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Rapid bacterial identification by direct PCR amplification of 16S rRNA genes using the MinION nanopore sequencer

Publication

Date: 12th January 2019 | Source: FEBS open bio

Authors: Shinichi Kai, Yoshiyuki Matsuo, So Nakagawa, Kirill Kryukov, Shino Matsukawa, Hiromasa Tanaka, Teppei Iwai, Tadashi Imanishi, Kiichi Hirota.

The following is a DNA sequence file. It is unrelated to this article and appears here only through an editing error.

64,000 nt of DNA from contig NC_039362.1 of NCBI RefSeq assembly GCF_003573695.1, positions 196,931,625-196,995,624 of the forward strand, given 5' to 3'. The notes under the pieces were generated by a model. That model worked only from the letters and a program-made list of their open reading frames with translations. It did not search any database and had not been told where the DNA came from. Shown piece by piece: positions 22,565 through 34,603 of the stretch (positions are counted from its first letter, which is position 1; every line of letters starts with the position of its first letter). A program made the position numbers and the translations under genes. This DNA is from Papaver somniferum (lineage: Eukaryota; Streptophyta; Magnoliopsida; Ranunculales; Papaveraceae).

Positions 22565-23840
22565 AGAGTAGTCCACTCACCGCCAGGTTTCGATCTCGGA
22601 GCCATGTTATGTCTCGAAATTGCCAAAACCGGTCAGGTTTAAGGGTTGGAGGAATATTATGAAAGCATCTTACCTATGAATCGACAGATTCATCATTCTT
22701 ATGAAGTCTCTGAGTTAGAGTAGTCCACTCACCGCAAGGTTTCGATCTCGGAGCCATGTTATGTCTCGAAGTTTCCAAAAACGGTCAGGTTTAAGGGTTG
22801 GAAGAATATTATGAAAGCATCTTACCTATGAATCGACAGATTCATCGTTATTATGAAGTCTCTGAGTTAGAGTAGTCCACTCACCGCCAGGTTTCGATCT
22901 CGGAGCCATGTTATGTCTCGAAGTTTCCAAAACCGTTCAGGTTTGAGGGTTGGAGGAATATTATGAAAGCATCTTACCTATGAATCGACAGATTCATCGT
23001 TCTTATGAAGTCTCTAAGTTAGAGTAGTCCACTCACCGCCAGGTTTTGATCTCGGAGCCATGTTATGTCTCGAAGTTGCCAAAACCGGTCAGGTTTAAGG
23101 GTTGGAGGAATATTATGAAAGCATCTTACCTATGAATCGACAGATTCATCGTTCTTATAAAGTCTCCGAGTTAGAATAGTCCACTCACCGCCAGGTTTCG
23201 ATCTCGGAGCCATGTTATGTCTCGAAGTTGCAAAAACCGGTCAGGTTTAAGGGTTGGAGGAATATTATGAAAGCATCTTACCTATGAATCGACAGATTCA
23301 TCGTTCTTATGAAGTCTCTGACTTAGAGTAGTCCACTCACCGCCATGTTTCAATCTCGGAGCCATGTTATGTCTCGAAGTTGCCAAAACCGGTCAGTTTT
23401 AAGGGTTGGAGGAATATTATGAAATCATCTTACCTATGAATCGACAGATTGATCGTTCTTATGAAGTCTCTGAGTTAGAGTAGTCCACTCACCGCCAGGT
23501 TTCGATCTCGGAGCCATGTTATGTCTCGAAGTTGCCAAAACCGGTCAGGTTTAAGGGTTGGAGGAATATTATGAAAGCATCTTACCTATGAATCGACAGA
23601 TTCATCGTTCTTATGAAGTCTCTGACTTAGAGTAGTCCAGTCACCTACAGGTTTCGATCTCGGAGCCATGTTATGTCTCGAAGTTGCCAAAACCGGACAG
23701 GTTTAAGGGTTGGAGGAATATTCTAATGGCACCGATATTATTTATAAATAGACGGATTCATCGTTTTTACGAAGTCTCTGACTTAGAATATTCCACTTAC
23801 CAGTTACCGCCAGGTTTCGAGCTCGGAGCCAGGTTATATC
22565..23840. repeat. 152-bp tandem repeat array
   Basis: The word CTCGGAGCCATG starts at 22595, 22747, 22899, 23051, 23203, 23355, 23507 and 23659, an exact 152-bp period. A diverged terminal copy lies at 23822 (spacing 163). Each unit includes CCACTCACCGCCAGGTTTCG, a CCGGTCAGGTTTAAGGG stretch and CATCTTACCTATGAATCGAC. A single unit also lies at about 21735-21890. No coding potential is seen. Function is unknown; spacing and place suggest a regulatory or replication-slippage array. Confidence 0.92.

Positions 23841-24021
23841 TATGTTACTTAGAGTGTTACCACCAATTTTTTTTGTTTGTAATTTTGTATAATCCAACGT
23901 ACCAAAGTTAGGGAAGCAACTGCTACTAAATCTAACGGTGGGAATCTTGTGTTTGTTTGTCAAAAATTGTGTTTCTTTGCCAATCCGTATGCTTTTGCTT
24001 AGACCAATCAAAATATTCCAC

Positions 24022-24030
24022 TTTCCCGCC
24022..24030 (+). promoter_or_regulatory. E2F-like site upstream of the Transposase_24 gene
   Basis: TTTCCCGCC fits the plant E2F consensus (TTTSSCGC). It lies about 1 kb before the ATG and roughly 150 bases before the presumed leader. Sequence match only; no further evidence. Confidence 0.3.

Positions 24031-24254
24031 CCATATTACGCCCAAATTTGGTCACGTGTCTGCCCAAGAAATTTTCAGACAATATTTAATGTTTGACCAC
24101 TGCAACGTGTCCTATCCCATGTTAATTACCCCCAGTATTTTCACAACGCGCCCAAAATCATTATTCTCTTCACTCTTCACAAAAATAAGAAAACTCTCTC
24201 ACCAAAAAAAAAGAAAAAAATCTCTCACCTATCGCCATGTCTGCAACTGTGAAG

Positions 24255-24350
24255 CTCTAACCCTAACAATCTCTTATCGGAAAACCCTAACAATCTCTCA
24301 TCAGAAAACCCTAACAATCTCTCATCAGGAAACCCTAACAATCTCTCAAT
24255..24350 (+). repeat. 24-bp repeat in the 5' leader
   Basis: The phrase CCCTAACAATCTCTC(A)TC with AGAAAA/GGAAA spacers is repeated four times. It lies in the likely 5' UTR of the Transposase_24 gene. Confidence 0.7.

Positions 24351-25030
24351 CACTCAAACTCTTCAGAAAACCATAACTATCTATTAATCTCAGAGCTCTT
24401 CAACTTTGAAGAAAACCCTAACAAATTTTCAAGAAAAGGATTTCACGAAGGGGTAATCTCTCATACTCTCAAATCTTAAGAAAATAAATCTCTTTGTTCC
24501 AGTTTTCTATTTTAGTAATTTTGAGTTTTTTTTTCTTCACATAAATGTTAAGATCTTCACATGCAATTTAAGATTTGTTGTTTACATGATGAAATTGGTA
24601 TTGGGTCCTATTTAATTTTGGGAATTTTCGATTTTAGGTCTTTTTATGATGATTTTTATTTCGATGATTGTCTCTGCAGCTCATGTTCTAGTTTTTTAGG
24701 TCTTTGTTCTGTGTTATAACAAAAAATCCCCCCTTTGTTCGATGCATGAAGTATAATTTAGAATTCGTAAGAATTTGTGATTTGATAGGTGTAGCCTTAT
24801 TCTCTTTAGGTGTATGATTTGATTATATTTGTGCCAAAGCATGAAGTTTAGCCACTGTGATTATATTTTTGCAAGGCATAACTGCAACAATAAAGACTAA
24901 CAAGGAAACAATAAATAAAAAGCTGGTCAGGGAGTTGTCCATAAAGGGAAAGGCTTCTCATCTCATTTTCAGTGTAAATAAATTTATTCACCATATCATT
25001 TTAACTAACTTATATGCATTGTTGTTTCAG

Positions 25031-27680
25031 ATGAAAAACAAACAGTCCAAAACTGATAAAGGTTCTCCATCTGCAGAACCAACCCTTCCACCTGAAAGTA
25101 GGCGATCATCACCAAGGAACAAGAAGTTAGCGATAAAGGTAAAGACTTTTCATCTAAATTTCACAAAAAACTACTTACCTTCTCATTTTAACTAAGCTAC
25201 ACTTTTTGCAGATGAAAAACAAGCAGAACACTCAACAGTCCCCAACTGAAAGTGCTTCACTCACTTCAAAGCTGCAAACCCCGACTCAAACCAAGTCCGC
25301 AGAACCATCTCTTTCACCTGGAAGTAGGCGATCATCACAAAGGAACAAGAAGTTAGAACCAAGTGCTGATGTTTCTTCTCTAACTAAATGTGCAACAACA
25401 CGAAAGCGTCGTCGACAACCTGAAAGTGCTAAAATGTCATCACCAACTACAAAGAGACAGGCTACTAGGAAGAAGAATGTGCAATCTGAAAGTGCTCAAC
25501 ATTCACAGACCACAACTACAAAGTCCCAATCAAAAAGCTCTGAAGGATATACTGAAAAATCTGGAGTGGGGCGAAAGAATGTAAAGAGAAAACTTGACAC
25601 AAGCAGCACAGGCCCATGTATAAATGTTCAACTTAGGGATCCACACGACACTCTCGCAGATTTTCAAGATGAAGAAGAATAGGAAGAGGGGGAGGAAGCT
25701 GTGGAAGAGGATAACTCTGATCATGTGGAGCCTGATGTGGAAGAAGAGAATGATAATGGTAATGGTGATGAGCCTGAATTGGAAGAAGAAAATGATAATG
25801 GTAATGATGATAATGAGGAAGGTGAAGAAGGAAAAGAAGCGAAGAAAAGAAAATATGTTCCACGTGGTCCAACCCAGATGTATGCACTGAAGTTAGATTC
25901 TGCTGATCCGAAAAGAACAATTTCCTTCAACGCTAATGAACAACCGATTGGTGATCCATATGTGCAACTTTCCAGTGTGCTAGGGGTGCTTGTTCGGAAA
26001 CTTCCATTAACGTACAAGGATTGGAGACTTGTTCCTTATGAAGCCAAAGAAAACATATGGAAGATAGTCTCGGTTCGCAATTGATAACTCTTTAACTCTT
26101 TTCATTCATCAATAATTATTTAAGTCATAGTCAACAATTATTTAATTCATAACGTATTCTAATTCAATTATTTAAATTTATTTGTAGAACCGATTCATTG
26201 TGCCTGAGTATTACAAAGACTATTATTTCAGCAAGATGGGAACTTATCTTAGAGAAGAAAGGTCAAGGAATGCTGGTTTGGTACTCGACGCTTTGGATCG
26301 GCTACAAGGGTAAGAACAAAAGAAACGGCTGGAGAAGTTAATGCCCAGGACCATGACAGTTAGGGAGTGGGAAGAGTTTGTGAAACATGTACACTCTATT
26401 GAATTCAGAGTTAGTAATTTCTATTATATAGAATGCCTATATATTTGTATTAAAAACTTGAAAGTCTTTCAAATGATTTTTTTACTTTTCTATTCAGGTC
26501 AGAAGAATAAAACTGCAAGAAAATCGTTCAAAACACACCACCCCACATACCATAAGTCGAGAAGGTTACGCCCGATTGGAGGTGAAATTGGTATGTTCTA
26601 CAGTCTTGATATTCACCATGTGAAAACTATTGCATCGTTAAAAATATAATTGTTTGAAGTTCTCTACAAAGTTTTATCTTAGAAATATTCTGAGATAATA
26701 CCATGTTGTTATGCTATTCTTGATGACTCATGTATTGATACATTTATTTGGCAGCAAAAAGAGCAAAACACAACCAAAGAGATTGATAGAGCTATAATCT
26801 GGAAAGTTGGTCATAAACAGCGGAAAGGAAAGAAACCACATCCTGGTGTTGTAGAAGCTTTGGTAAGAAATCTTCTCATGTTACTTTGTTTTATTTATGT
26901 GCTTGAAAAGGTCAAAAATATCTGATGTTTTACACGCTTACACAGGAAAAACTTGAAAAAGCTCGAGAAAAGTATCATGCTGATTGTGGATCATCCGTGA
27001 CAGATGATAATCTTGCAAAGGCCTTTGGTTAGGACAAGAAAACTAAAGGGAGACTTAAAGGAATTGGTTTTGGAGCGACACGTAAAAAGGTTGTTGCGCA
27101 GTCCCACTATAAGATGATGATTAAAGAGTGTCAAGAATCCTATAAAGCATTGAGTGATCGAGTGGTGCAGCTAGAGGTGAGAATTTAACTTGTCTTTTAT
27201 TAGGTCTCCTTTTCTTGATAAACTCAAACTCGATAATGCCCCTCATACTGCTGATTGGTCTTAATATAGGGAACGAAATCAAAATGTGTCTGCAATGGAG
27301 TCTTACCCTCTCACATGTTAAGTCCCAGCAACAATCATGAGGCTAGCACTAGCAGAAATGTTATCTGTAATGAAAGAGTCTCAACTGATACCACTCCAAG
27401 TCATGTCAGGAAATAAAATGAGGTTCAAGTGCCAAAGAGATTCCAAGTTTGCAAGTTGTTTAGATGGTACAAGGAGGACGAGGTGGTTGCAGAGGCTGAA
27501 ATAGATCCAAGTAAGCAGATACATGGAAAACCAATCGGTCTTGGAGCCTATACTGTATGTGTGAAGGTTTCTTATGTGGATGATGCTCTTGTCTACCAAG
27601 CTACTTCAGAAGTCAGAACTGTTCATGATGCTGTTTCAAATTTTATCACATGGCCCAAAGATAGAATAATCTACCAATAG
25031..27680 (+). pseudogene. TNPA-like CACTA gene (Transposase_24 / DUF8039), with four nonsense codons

Rapid identification of bacterial pathogens is crucial for appropriate and adequate antibiotic treatment, which significantly improves patient outcomes. 16S ribosomal RNA (rRNA) gene amplicon sequencing has proven to be a powerful strategy for diagnosing bacterial infections. We have recently established a sequencing method and bioinformatics pipeline for 16S rRNA gene analysis utilizing the Oxford Nanopore Technologies MinION™ sequencer. In combination with our taxonomy annotation analysis pipeline, the system enabled the molecular detection of bacterial DNA in a reasonable time frame for diagnostic purposes. However, purification of bacterial DNA from specimens remains a rate‐limiting step in the workflow. To further accelerate the process of sample preparation, we adopted a direct PCR strategy that amplifies 16S rRNA genes from bacterial cell suspensions without DNA purification. Our results indicate that differences in cell wall morphology significantly affect direct PCR efficiency and sequencing data. Notably, mechanical cell disruption preceding direct PCR was indispensable for obtaining an accurate representation of the specimen bacterial composition. Furthermore, 16S rRNA gene analysis of mock polymicrobial samples indicated that primer sequence optimization is required to avoid preferential detection of particular taxa and to cover a broad range of bacterial species. This study establishes a relatively simple workflow for rapid bacterial identification via MinION™ sequencing, which reduces the turnaround time from sample to result, and provides a reliable method that may be applicable to clinical settings.

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